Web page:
In an email conversation with a friend recently, I shared with her that I felt like I was finally getting this whole parenting thing figured out. She didn't ask me to elaborate, probably because that was a pretty bold statement that touches on all of our parenting insecurities. If she had asked me for more details, this is what I would have said.
I haven't found any magic tricks that suddenly make parenting easy. I haven't found the secret to getting my kids to behave. I'm not a better or smarter parent than anyone else out there. I muddle through my days just like everyone else. But what I realized this past year is that muddling, rather than succeeding flawlessly and effortlessly, is not only okay, it's absolutely fantastic.
We are trained to think that the key to anything is to act like it's easy. Don't let them see you sweat. This is supposed to let everyone know that you have it all covered. You can handle your business with ease and style, thank you very much. The trouble with this approach is that it's not very relatable. It leaves everyone else feeling inadequate. Raising the bar is only comfortable for the one doing it, and even then it's not very comfortable. As an over-achiever myself, I can tell you a ton of anxiety comes from trying to keep up that level of performance. And it's lonely. As I wrote about in this post, people don't offer you help and support when you act like you don't need it. This has taken me years to figure out. I'm still figuring it out, actually. But the biggest wake-up call yet was seeing how my "got-it-all-together" act was affecting my daughter. The girl who looks to me as a guide for how to navigate life as a woman.
By trying to always appear strong, competent, and poised, I accidentally taught her that this is the only way to be. That she is also supposed to always be strong, competent, and poised. My daughter is a lot like me, she is both strong and sensitive. She listens to her intuition and cares deeply about doing what's right for her, and at the same time wants to do the right thing in the eyes of those she loves. We can both be very serious, and then suddenly be very goofy. It's a really tough balance sometimes. She needs someone to show her how to let all sides of her personalty breathe. By only showing her a limited side of myself, the "Good Mommy" side, I wasn't showing her how to let all sides of herself out. I wasn't showing her how to be sad, sensitive, or vulnerable. So I came up with a new version of "Good Mommy", and it looks something like this:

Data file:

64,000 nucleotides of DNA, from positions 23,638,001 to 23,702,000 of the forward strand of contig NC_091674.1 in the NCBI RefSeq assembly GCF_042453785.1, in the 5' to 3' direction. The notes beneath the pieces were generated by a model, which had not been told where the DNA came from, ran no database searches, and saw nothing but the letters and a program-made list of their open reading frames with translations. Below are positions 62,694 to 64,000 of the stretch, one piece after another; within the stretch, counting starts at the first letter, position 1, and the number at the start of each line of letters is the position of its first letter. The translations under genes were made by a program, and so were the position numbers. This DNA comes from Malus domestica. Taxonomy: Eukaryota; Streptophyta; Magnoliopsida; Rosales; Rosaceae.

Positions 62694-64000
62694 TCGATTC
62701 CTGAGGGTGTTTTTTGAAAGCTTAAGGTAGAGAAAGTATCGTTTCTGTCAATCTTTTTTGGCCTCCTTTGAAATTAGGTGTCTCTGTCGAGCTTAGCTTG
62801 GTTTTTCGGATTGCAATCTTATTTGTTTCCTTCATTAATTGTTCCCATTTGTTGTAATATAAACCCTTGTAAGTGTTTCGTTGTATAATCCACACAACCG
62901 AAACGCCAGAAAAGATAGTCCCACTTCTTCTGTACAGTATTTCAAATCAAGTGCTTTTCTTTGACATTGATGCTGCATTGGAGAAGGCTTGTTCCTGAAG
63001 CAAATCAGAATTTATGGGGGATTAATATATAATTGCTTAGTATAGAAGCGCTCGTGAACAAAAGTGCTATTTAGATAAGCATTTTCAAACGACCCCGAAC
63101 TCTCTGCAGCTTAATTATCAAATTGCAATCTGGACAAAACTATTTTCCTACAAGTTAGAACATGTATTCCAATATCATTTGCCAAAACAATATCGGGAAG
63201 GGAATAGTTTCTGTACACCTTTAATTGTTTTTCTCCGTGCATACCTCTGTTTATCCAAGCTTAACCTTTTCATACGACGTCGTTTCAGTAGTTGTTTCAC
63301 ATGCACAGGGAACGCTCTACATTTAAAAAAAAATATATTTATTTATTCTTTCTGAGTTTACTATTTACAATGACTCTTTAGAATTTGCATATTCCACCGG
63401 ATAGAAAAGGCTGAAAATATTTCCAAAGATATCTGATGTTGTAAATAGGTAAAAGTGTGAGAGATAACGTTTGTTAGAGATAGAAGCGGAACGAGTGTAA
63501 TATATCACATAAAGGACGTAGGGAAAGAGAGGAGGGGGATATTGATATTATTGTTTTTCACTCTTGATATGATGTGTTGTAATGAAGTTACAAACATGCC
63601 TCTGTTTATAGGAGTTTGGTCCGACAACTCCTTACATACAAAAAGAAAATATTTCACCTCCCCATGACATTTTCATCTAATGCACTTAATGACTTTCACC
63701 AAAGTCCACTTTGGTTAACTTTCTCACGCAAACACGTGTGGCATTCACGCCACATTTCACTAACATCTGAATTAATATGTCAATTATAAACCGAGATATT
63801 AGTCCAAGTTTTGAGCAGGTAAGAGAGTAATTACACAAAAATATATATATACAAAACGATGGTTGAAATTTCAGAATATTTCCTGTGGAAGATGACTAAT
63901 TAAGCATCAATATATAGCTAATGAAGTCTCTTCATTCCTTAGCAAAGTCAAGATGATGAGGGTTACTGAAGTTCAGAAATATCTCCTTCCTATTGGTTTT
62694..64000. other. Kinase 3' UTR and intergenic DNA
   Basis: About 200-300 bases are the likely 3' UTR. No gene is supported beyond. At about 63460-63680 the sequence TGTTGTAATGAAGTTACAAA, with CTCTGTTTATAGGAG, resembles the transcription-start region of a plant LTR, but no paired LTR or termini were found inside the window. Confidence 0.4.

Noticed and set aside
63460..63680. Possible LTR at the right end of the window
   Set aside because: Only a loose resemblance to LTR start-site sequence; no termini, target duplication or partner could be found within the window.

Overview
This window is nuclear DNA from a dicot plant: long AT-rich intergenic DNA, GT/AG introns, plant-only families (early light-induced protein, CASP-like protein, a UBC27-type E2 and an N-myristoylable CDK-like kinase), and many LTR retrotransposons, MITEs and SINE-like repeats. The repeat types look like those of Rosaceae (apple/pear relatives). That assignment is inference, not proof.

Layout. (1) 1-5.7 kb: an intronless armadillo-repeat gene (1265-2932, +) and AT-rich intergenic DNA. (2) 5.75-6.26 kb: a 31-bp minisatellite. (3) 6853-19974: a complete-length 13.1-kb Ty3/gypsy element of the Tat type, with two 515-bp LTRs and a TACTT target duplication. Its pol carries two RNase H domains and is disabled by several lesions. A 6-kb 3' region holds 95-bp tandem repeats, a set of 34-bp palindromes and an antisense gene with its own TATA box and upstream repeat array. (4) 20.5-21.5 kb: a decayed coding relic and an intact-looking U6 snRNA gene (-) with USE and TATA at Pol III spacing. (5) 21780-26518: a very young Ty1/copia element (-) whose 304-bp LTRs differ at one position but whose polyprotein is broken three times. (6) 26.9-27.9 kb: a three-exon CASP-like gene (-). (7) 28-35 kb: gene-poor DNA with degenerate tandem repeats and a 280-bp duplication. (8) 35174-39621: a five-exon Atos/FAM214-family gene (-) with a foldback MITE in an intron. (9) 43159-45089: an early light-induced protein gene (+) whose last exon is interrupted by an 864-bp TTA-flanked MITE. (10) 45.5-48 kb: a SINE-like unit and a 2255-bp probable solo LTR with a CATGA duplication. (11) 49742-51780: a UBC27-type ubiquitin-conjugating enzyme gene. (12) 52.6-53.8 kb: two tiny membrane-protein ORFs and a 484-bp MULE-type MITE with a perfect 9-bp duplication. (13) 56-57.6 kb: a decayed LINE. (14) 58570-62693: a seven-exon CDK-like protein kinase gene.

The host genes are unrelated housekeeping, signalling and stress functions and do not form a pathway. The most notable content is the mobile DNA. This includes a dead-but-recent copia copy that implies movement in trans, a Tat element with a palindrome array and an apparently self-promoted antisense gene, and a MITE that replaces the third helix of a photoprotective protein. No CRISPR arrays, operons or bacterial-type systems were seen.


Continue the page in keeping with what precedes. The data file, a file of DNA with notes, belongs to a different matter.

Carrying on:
When I am having a bad day, I now tell my kids that I'm having a bad day. I tell them that I had a frustrating day at work because things didn't go the way I had hoped they would, and I got my finger caught in the desk drawer, and I was really tired because I didn't sleep well the night before. What often happens is that they tell me they are sorry I had a bad day, they give me a hug, and they tell me about frustrating things that happened to them recently. My son might tell me about a boo-boo he got at school. My daughter might tell me about an annoying experience she had with a friend. And then we talk about how to make ourselves feel better at the end of a bad day.
If I am sad about something, instead of crying in the bathroom and then coming out acting like Mary Poppins, I let them see me cry. I tell them the general version of why I am sad. If I'm cranky and getting snappy, I apologize. I reassure them that they didn't do anything wrong, I just need some quiet time to myself, and then I go take a walk or lock myself in the bedroom with a book and chocolate. I let them see me taking care of myself.
What I've noticed is that I feel much less pressure to keep up a certain appearance. I enjoy being around my kids more because I am more relaxed and less guarded. I am calmer when maintaining rules and boundaries even when they fight back, because we are all more comfortable with negative emotions. And my daughter is showing her bad moods and hurt feelings more, because now she knows it's okay. With this comes more information about fights with friends, missing her boyfriend, and bad test scores. She is showing up more with us, because I am showing up more with us. By giving myself some breathing room, I am offering the same to her.
So yes, I think I am finally figuring out this parenting thing. I am figuring out that all I have to be is me. Nothing more, nothing less. I am exactly the parent my kids need. I don't need to be a mommy model. Being a mommy model is doing my kids a disservice. It just teaches them to bury their own unique selves and try to fit into a mold. Instead, it's my job to be the emotional, passionate, goofy, moody, and introverted person that I am. And to my dear friend, I hope you already know this.
I am so glad you are here! Welcome to my blog. Look around and make yourself comfortable, because this is your space, too. My name is Amy, and I am no stranger to the ups and downs of life. Join me as we search for beauty and authenticity, tell our truth, and hold space for each other in the messiness of life.